Category Archives: Composite Fabrication

Building Composite Tubes

With WEST SYSTEM and braided fibers

By Captain J.R. Watson

Tubes are used on boats for hard tops, T-tops, Biminis, dodgers, bows, bow and stern pulpits, rails, canoe and kayak paddle shafts, boat hooks, and so on. Composite tubes built with epoxy and reinforcing fibers offer advantages over metal in terms of light weight, custom shapes and sizes, and corrosion resistance. Composite tubes can be faired and painted to produce a seamless appearance to match the boat, or left to show the carbon fiber. I’ve been experimenting with approaches to building a variety of composite tubes. Following are some things I’ve tried (some that worked and some that did not) that you may find of value if you want to produce composite tubes yourself. Continue reading

Lost foam method

Fabricating an Air Scoop

BY BRIAN KNIGHT & J.R. WATSON

I used lost foam construction to fabricate a fiberglass air scoop for my son’s Formula Continental C race car. Our project started because a modification to the shape of the race car body necessitated the construction of a new air scoop. The air scoop is bolted to the car body so if either the air scoop or the body is damaged (a very likely scenario), the repair will be simpler. To fabricate the scoop, I made a Styrofoam male mold, surrounded the mold with fiberglass, and then dissolved the Styrofoam to leave a hollow part. I used Styrofoam to build Continue reading

Building a Masthead Fitting

by Captain James R. Watson

Here’s another use of the lost foam method to produce a custom part with a molded interior cavity. In this case, the part was a mast head fitting to hold an internal sheave and provide a route for the halyard to pass. This method can be adapted to a variety of other applications, as demonstrated in Fabricating an Airscoop. Continue reading

Chopped Strand Mat

Chopped Strand Mat and Epoxy

By Tom Pawlak

Chopped strand mat, in fabric form, is sold on the roll and in small folded packages. It is made up of 1″-2″ long fiberglass strands that are randomly oriented and typically held together with a styrene-soluble binder that acts like glue connecting the fibers. The binder is designed to dissolve upon contact with styrene in polyester resin or vinylester resin. Once dissolved, the fabric softens, allowing it to drape around curved shapes. It comes in a variety Continue reading

Building Photographic Darkroom Sinks

By Spiros Polemis

We built two darkroom sinks using WEST SYSTEM® epoxy: one for tray developing, the second to hold our Jobo film processor and two archival print washers. The two sinks are end-to-end on one wall of the room and fit flush with waterproof caulking, the taller sink sitting on top of the side of the shorter one. Continue reading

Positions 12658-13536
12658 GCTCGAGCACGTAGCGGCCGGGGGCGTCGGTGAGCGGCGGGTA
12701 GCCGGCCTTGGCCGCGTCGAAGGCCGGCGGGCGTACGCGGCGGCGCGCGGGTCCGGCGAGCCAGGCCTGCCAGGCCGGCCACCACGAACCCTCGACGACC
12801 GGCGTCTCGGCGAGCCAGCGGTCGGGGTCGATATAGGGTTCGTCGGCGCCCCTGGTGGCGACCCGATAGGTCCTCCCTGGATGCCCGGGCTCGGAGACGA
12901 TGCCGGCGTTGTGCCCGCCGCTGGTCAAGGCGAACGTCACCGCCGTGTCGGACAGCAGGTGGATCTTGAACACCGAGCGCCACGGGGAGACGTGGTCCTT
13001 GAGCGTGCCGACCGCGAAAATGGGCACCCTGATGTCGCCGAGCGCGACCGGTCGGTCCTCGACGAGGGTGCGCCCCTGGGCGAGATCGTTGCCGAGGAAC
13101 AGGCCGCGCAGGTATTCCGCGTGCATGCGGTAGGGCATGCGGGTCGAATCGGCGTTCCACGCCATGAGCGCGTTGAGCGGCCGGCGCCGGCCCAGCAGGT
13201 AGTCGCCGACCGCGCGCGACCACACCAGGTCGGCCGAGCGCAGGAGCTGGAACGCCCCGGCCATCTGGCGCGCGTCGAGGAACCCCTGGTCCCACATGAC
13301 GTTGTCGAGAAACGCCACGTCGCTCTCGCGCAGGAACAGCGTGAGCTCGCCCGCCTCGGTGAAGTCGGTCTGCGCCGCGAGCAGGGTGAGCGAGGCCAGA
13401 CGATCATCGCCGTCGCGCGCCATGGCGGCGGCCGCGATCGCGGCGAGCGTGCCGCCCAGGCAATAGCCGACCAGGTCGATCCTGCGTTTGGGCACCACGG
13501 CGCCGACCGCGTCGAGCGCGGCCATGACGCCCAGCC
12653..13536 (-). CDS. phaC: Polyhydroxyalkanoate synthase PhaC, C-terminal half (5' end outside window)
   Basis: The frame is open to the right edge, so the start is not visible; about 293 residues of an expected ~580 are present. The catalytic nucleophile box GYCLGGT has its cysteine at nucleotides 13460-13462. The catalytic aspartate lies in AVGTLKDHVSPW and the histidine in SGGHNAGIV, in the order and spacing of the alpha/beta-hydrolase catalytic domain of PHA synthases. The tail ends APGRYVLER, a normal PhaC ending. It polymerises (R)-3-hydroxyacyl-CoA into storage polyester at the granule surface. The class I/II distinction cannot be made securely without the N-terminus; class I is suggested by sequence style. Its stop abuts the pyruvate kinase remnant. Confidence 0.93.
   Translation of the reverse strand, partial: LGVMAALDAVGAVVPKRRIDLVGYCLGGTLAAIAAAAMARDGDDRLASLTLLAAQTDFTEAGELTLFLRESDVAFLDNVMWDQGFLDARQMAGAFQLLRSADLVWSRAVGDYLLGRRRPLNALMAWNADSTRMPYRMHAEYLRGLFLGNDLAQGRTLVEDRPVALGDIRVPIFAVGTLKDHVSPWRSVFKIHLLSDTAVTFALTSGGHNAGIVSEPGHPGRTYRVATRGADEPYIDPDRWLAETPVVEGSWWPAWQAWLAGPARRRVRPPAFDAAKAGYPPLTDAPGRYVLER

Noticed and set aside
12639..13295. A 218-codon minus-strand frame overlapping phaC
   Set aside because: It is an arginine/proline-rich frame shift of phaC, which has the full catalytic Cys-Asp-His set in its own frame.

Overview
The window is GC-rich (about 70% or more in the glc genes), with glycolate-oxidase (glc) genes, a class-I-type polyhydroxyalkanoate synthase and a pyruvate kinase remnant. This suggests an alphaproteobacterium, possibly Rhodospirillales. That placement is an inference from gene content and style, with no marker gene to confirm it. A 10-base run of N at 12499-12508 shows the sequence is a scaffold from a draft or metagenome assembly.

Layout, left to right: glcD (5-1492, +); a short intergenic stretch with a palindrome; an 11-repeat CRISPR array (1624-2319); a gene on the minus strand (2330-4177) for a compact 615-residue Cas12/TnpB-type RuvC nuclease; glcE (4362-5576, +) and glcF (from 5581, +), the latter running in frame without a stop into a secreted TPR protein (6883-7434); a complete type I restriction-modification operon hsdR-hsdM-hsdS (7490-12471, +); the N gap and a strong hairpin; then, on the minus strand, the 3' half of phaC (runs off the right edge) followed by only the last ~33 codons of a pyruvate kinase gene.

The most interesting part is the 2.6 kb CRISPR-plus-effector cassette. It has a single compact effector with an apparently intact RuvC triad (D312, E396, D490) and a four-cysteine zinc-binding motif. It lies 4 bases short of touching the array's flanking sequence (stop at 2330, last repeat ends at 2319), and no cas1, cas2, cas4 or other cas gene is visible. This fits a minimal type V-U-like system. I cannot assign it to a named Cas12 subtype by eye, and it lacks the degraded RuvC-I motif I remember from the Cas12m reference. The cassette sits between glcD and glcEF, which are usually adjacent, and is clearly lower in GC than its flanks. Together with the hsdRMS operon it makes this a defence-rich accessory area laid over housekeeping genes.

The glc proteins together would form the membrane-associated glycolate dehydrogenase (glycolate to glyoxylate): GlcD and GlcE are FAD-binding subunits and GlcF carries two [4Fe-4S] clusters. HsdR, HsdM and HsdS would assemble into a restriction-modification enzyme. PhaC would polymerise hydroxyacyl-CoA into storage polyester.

Testing DCPD laminates

Testing DCPD Blend Laminates

By Tom Pawlak

Gougeon Brothers recently did R&D testing for a manufacturer who wanted to know if WEST SYSTEM® epoxy could effectively repair injection-molded parts made with fiberglass and dicyclopentadiene (DCPD) blended polyester resin that included an internal mold release. The hoods and decks for many jet skis and snowmobiles are made with this material.

DCPD blends in polyester cause it to cure rapidly and cross-link thoroughly. This feature helps to reduce emissions from the resin but makes it difficult to repair Continue reading

Laminated Canoe

Laminated Construction Gives Lasting Value

John McKibbin recently sent pictures of his refinished 18′ canoe. He built it twenty-five years ago, using cold-molded, that is, laminated composite construction, with WEST SYSTEM® epoxy. Laminating a hull is similar to making your own plywood on a three dimensional mold. While it may take more time and effort to make a laminated hull, the results are well worth it to many. Continue reading

Building Components with Kevlar Braid

By Hugh Horton

Braided Kevlar®, or composites with Kevlar and carbon braid, are used for joints and many components of my sailing canoes. These include the hull/deck joint, cockpit coaming and spray deck rims, the leeboard bracket and retaining pin, the attachment of the mast step to the hull, the gunter’s yard heel fitting, and the Continue reading

Building Composite Fan Shrouds

By Dan Witucki

Hopefully, you can stand one last story about El Niño. I work for Bay Metro Transit in Bay City, Michigan, and the long hot summer of 1998 was especially hard on some of our transit buses. Our 27′ buses are a front wheel drive unit, powered by a Cummins Diesel engine mounted below the driver’s seat.  We were experiencing dozens of air conditioning compressor failures, along with various other problems due to the overheating. While this was happening, the manufacturer also realized it had a problem, and equipped all subsequent buses with a fan on the side engine cover of the bus that sucked the hot air out of the engine compartment, curing the problem. Continue reading